CaesarsOf course, one option is to stop the pretense altogether, and just send religious groups a tax bill. Again, a tax exemption is a courtesy, and it’s gotten us a national discourse in which false prophets increasingly use religious imagery to quash debate on issues that affect everyone. However, if we’re going to continue to perpetuate this pretense, force them to follow the rules, and start stripping the tax-exempt status from any church or religious group that actively engages in the political arena. If churches insist on inserting themselves into the political process, they should pay for the privilege. Make them pay taxes.

One comment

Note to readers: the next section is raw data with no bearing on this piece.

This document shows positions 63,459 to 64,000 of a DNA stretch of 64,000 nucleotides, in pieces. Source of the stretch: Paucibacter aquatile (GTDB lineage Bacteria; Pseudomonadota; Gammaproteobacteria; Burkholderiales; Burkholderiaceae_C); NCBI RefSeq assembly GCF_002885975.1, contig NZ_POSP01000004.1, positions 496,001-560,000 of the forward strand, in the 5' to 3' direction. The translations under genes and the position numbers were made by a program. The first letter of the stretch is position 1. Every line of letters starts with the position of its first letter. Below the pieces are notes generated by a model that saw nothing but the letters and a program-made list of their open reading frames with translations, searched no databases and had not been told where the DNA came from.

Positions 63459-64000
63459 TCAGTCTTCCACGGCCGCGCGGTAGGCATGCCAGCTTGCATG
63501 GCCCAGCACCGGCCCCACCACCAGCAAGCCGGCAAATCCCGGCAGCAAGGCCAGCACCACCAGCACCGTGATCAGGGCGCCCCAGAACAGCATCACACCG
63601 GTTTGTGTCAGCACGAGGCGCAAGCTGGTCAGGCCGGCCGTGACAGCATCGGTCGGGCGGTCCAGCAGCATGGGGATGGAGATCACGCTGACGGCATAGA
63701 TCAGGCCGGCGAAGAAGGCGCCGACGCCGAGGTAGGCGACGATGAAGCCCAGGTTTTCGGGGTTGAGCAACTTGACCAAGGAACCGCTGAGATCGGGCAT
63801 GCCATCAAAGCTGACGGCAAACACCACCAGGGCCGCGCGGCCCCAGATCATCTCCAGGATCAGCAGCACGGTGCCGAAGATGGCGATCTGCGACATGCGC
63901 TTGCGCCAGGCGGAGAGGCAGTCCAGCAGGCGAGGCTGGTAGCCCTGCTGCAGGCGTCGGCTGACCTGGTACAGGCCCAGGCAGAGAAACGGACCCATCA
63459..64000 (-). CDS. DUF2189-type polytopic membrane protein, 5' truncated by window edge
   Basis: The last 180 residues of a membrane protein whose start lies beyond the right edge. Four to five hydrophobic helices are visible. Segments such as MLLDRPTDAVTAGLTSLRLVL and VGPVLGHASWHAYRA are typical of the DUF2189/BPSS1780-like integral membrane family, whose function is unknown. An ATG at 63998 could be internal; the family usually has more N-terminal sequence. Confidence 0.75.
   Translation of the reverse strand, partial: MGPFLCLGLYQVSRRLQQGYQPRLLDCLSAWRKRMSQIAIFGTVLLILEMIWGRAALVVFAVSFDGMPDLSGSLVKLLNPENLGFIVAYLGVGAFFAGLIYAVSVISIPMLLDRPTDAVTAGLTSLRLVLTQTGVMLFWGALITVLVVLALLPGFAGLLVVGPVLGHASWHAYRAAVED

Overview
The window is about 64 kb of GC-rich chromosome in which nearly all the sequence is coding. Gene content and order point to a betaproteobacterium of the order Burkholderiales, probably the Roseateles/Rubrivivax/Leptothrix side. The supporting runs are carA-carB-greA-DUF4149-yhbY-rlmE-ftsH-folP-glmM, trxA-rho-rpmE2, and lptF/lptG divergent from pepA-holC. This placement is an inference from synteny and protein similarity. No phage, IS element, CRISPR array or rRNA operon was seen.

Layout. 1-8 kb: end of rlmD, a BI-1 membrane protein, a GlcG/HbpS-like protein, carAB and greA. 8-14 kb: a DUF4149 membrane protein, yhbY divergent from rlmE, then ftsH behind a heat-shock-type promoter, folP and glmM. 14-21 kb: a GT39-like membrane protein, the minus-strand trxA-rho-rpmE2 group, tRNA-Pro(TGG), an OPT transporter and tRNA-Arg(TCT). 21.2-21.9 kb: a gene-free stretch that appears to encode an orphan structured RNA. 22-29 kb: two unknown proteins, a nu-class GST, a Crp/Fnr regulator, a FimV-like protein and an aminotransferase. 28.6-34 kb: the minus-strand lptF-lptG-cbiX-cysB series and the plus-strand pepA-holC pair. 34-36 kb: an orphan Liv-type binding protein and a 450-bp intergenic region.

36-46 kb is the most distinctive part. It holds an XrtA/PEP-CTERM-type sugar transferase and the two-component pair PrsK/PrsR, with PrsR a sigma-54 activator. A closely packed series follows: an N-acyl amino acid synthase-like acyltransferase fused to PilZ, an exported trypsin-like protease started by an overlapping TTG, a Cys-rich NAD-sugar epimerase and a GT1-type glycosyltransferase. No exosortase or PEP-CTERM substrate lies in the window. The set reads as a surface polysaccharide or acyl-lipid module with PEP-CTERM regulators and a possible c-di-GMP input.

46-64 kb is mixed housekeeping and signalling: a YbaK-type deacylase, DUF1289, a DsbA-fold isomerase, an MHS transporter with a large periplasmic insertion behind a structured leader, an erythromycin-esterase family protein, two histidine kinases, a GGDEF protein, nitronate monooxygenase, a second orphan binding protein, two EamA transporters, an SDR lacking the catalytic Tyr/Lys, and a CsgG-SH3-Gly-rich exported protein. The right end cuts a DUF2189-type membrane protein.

1. I agree in principle, but I do public policy – yes, lobbying even – for a large PROGRESSIVE faith organization. We represent a mainline, progressive set of Protestant denominations and congregations. We are not a church but do mobilize congregational members to do things such as stand up for the poor, support marriage equality, stand against racism and bias in all matters, support women’s right to choose, and on and on and on. We were created precisely to DO that in obedience to the law. We are regulated and taxed – yes we do pay some taxes – the same as the ACLU. the same as Planned Parenthood. The law requires us to have separate and distinct organizations, a 501-c-3 that may provide educational information on public concerns, and a 501-c-4 that permits us to do advocacy with a registered lobbyist on specific legislation, on ballot issues, etc. so long as it is not ever partisan. We operate as ACLU and PP do in this respect. The law permits churches to engage in advocacy related to their mission (our being, of course, perfectly wonderful) up to 5% of their budget. We respect that. They support our work so that we, lawfully chartered, may do MORE and may expend our full budget on both education and advocacy. There support of our work is by individuals and, in small donations, some congregations.